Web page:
On June 24, 2021, Americans were shocked by the news coming from Surfside, Florida that Champlain Towers South, a luxury high-rise condo, had suffered a sudden partial collapse, killing 98 people in the process.
The tragedy has been called one of the deadliest construction-related accidents in U.S. history, and it left many wondering how something like this could happen. While investigations have been ongoing, public speculation has run amuck. Some have wondered whether the collapse was a sign of global warming, possibly due to a rising water table. A lawsuit was even filed alleging that bad construction practices at a neighboring condo construction site had destabilized the structure.
In reality, the root cause of the building collapse stems from much simpler and common issues, and the sad truth is if they are not corrected, then yes, something like this could happen again. Let’s take a closer look at the Surfside condo collapse to see what we can learn.
Primary Causes of the Collapse
- From what we know so far, the demise of Champlain Towers South was likely caused by a combination of factors that worked together to create a perfect recipe for disaster:
- Salt corrosion. The condo’s beachside location was a contributing factor, but contrary to speculation, it likely wasn’t a rising water table that weakened the structure. Rather, it was a problem that all seaside structures experience in some way: corrosion caused by the salt water in the air. Over time, the salt corrodes steel and concrete, and these materials eventually need to be repaired, reinforced, or replaced. The issue is even more common for buildings right along the ocean (such as Champlain Towers) which are constantly subjected to salt spray from the incoming waves. Initial investigations of CTS indeed showed evidence of “extensive corrosion“ in the poolside area where the collapse began.
- An overlong inspection window. For some unknown reason, the Florida Building Code currently has a 40-year inspection window for buildings to be re-certified–an exceptionally long window in a climate where salt corrosion is commonplace. (By comparison, NYC has a 5-year reinspection window.)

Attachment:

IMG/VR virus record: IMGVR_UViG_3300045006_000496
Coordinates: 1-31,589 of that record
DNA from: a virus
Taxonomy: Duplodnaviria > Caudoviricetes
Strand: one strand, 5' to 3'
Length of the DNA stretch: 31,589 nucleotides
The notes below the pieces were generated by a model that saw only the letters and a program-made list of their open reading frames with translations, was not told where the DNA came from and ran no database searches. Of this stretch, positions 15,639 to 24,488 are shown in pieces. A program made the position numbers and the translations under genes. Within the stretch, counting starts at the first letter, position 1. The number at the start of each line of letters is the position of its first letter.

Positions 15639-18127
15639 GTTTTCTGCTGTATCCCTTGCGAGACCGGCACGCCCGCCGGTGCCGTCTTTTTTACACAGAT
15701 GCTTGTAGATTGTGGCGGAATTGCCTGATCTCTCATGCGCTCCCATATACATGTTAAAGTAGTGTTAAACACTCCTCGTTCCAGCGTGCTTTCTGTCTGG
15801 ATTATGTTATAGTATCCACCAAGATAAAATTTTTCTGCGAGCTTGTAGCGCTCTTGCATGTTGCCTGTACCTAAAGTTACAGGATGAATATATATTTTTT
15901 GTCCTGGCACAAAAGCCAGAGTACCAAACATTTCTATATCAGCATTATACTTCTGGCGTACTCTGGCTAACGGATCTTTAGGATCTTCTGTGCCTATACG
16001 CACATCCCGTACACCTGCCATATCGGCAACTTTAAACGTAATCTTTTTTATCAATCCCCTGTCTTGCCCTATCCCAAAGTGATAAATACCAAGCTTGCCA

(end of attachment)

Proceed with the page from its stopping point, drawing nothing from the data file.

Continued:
- Poor construction. There’s a growing body of evidence that suggests Champlain Towers South was structurally flawed from the very beginning–that numerous building code violations existed during the construction process, and this contributed to its early demise.
- Delayed repairs. Built in 1981, Champlain Towers South was, in fact, due for its first 40-year re-certification. However, in 2018, an inspection in preparation for re-certification found “major structural damage“ in the building which needed immediate attention. Unfortunately, the condo association was slow to address the concerns–quite possibly due to inadequate funding from condo fees. (Florida currently has no regulation on how condo fees should be assessed to anticipate repairs and maintenance. Miami-Dade County has a law requiring structural damage to be repaired within 150 days, but it did not enforce this rule for CTS.
Preventing a Recurrence
There are concerns about possible additional building collapses among beachfront communities in South Florida. In fact, in April 2022, residents of a North Miami Beach condo building were ordered to evacuate after an inspection rendered it “structurally unsound.” The bigger question is, what can be done (aside from evacuating buildings) to keep this kind of tragedy from happening again?
As architects, we can see basic changes that could reduce the risk with these buildings. In our opinion, forty years is too long of a window for recertification. As the Surfside tragedy shows, enough corrosion can happen within that time frame to bring down a building. Surfside town officials have already shortened the window to 30 years in their community, and Florida legislators have also taken up the issue. We expect that eventually there will be uniform legislation that will require more frequent structural inspections. While some condo associations (like Champlain Towers) do not have enough money in their accounts to properly maintain their buildings or perform major repairs, and Florida currently has no regulation on how fees should be assessed, having a more universal protocol for condo fees could make it easier for buildings to stay compliant with repairs and maintenance, making these collapses much less likely in the future.